By Andrès T. Tapia

New America Media

Jul 04, 2010

Today’s use of the English language among millions in emerging markets — going global at the expense of the US and Europe – is reversing generations of British and American English serving as the standard, raising key questions as to what is standard English and who is a native speaker?

Nearly a billion people around the world speak English, which means that more people speak English as a second language than there are native speakers. In Asia, the number of English-users has surpassed 350 million, equal to the number of people who live in countries where English is the dominant language: the United States, Britain and Canada. More Chinese children now study English — about 100 million — than there are Britons.

“There’s never before been a language that’s been spoken by more people as a second language than a first,” says David Crystal, whose numerous books include English as a Global Language.

Consider the professional in Krakow whose regular interactions with colleagues in India necessitates brushing up on her English skills. But rather than listening to the British pronunciations she was likely exposed to during her Polish equivalent of English 101, through an on-line English language learning site her ears become attuned to the English spoken by the native speaker from Bangalore.

English is being shaped and re-shaped by these new “native speakers” as well as by the growing legions that learn it as a second language. “The new English-speakers aren’t just passively absorbing the language, they’re shaping it,” wrote Newsweek reporter Carla Power in her prescient 2005 article, “Not the Queen’s English.”

New forms of English are mushrooming the globe over, ranging from “Taglish,” the Tagalog-infused English spoken in the Philippines, to “Japlish” to “Hinglish,” the mix of Hindi and English that now crops up everywhere from fast-food ads to South Asian college campuses.

Novelist and cultural commentator Ilan Stavens asserts in his book “Spanglish: The Making of a New American Language” that Latinos should not have to give up this “in-betweeness that is Spanglish,” what he describes as “a creative way also of saying, I am an American and I have my own style, my own taste, my own tongue.”

While Arizona is trying to put a finger in the dike regarding accented English by contemplating legislation that would forbid teachers with an “accent” from teaching ESL, others are effectively and profitably embracing this growing phenomenon.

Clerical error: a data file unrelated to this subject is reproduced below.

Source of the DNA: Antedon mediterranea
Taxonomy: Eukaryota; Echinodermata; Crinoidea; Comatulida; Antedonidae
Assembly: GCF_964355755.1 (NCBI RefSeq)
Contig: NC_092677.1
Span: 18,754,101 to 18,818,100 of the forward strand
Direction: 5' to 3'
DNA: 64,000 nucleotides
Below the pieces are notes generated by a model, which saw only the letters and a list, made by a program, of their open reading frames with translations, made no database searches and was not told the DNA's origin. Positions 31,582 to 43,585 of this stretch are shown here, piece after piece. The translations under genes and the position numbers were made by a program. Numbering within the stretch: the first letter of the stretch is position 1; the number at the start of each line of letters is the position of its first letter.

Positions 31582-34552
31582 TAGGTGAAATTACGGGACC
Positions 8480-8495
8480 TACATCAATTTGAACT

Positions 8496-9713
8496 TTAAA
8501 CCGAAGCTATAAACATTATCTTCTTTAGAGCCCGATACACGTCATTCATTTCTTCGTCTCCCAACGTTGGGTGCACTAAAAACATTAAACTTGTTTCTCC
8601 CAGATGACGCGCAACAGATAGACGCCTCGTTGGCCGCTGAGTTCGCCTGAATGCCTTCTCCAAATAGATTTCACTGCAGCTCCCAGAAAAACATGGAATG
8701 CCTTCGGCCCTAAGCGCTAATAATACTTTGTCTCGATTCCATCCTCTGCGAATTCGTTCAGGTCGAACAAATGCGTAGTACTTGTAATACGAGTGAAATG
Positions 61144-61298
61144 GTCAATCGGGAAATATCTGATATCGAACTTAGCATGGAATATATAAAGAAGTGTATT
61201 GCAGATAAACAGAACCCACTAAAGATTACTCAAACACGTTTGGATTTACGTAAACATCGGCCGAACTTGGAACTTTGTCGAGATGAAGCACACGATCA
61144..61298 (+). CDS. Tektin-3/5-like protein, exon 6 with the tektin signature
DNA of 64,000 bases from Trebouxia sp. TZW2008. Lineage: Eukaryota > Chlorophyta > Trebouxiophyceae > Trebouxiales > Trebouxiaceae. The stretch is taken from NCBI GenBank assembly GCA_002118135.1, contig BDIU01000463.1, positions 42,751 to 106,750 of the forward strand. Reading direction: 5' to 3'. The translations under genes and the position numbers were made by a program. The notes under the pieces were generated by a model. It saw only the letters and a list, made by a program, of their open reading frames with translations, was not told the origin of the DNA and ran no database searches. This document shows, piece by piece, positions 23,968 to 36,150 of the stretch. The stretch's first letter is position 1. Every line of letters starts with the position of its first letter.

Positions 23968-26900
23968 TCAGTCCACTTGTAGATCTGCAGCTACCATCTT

GlobalEnglish, an on-line English-language learning site, includes a database of accents and dialects of English that trains learners to recognize native and non-native accents as well as the differences in tone and appropriateness, while also mastering practical business expressions as they choose from over 60 countries and dialects.

“Global companies are increasingly made up of non-native speakers of English,” says Les Schmidt, chief operations officer of GlobalEnglish, which includes mega multinationals such as IBM, Deloitte, and Hilton. “As a consequence, an enormous number of business interactions that occur in English are between two non-native speakers. Our goal is to help support the development of a common communication tool.”

“English is an open-source language,” says CEO Deepak Desai. “There is an academy in France that decides what constitutes a French word. But there is no academy that decides what an English word is.”

In my work as Chief Diversity Officer with a global outsourcing and consulting firm, I often confront the issue of how to handle requests for accent reduction. The real issue here however is not accent but intelligibility. Can people understand what the speaker is saying?

There are plenty of employees who have an “accent” that traditional native speakers may not like, but who are intelligible. And then there are those who, because of their accent, really have a hard time being understood. We need to distinguish between the two.

Lack of intelligibility is a detriment to all parties concerned and will assuredly limit that individual’s career advancement capabilities no matter how talented they may be. But when people are intelligible regardless of how they sound when they speak English, it behooves us to be on guard against ethnocentric or even prejudicial attitudes that demand accent reduction.

Keep in mind that in an upside-down world, it’s the native English speakers who may have to brush up on their comprehension of English a la Hindi, Spanish, Polish, and Arabic. is committed to presenting diverse points of view. However, the viewpoint expressed in this article is the opinion of the author and is not necessarily the viewpoint of the owners or employees at IMD.